Snookered is an insightful story about four guys who meet up to honour their friend’s death. Its writer, Ishy Din, utilises Punjabi-English urban patois (which is being developed in Northern towns) to bring to life the characters on stage. It provides a window into the lives of young British Asian men: “It’s essentially a story of young men struggling with life. The issues they deal with would be different in different circumstances, but they would still be issues. That’s what I think, it just so happens that they are Asian men.”

So, who is Ishy Din? Certainly he is not your typical “new” playwright. At 43, he has been driving a taxi for more than two decades in Middlesbrough, where he lives with his wife and children. Recently, The Guardian’s Matt Trueman questioned how important a playwright’s past actually is. The article provides food for thought on the issue, but it is clear through talking to Din that his experiences have heavily informed his work. Despite his unconventional route into playwriting, it’s apparent that his journeys provide a great springboard of material: “I worked out one night that I’d overheard 160,000 conversations with different people”. As soon as these “little nuggets” of stories fall into his lap, they’re quickly written in the little book which he keeps in his taxi – “it doesn’t have to be a whole story, it can be something small”.

Din’s enthusiasm about his driving tales is infectious. He excitedly describes one example: “I met this Afghanistani who now lives in Russia. He moved over there to live after the Russians had occupied their country. I found out there were a lot of Afghanistani ex–pats, which is amazing. It’s still there in my book, for me to look back on and research.”

He believes that new writing is about people with stories to tell, regardless of age – despite the image of young people associated with new writing. Din himself remembers, “I didn’t really decide to go into playwriting; it wasn’t a conscious decision.” A simple set of circumstances brought about his first venture into the form: a new unused computer and a Channel 5 radio play competition. “I thought it would be a good way to use the new machine.” Luckily they called six weeks later and offered to commission and produce his work – otherwise Din may not have taken his next steps into playwriting. He reveals his inexperience with the medium when he divulges how he didn’t know what commissioning a play meant, but after this event he began entering writing competitions. He pinpoints this time as a defining moment because he “used to think that taxi drivers weren’t allowed to write, but we are. I thought it was only the people educated at Cambridge who got to write, and I think that if I hadn’t got through the competition it would have affirmed my prejudices.”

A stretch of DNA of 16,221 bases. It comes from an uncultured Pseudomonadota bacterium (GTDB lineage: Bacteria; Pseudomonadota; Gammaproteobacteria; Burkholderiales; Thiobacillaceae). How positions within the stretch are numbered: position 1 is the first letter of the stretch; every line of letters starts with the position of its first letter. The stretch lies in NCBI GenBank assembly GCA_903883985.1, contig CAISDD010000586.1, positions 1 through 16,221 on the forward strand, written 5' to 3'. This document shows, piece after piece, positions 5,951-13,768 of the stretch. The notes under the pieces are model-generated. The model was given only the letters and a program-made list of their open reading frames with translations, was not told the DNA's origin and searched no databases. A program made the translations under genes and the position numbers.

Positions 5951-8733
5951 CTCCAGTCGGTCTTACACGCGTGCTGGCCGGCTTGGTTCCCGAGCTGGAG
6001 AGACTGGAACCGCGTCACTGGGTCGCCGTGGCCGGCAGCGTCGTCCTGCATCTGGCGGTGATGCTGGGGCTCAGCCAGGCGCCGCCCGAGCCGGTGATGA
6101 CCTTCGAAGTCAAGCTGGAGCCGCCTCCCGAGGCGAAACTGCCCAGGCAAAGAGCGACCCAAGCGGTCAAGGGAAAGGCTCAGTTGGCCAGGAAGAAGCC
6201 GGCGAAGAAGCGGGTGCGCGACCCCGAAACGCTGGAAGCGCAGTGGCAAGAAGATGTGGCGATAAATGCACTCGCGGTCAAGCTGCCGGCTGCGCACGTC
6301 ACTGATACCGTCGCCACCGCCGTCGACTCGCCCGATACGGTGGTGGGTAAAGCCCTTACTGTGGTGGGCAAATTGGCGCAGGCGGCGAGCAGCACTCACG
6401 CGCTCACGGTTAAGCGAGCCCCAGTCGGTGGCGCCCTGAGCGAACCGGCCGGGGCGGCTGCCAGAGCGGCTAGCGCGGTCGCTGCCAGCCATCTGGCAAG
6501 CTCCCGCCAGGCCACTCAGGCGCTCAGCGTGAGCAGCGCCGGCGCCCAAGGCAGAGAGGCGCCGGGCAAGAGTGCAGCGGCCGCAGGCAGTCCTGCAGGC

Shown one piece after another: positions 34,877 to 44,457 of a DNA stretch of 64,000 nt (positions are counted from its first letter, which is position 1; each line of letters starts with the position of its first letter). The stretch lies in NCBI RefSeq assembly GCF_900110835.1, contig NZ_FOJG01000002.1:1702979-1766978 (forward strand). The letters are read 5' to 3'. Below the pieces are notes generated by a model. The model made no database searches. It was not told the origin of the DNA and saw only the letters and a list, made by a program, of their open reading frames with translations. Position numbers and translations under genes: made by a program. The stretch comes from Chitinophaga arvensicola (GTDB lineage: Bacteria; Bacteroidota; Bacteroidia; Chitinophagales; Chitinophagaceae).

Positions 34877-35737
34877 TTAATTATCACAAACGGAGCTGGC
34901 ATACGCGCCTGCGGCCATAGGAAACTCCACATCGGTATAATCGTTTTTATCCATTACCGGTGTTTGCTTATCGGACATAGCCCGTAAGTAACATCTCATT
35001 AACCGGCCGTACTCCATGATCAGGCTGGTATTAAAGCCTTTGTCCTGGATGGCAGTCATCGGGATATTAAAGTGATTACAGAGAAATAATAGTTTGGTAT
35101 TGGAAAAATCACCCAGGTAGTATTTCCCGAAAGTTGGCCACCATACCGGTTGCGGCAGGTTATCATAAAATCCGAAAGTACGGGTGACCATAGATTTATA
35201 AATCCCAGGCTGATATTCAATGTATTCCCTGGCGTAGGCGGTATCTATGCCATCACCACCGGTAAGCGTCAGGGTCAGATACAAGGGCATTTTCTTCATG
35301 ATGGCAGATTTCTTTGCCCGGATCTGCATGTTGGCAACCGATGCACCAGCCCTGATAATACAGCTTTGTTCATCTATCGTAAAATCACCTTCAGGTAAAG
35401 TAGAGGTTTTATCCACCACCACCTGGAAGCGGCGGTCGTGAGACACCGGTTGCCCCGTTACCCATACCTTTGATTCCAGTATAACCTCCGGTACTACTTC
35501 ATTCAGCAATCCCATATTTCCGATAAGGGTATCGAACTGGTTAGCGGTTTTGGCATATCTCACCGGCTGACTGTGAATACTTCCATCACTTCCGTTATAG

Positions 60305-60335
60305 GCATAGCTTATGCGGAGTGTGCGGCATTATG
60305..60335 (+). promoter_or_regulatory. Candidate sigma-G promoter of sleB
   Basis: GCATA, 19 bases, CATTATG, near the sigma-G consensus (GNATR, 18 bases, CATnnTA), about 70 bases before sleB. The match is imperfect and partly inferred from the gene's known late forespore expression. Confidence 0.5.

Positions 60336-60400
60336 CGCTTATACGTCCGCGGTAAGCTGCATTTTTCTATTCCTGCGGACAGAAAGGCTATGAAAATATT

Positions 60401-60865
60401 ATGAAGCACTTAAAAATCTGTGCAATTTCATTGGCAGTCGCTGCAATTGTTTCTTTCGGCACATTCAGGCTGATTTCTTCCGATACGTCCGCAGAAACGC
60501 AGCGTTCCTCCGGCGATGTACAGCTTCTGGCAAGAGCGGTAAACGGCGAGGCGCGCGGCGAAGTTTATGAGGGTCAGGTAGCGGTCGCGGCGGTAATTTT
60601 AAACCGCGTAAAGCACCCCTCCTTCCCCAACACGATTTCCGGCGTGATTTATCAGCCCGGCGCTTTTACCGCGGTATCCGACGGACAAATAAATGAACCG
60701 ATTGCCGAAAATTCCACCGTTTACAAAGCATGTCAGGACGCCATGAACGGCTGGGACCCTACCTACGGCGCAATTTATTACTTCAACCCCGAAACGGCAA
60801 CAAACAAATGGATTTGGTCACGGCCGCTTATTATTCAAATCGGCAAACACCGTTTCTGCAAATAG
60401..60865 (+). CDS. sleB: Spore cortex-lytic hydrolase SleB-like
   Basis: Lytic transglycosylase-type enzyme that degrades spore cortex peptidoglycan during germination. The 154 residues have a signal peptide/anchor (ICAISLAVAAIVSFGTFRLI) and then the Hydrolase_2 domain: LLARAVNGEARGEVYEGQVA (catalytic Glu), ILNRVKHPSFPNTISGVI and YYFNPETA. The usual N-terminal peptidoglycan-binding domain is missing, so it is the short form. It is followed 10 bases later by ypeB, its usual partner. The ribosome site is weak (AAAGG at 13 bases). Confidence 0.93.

It has now been eight years since his play was first commissioned. Din says he has spent time learning his craft through workshops, which he has found “incredibly practical and enlightening, and definitely something which I’ve had to work at to maximise my ideas and present them.” He has worked with Tamasha for several years, which runs numerous workshops to help develop budding directors, writers and actors. “Tamasha is fantastic, it puts so much work into telling different stories from people with an Asian background. It’s really nice that I’ve been fortunate enough to bump into them along the way.”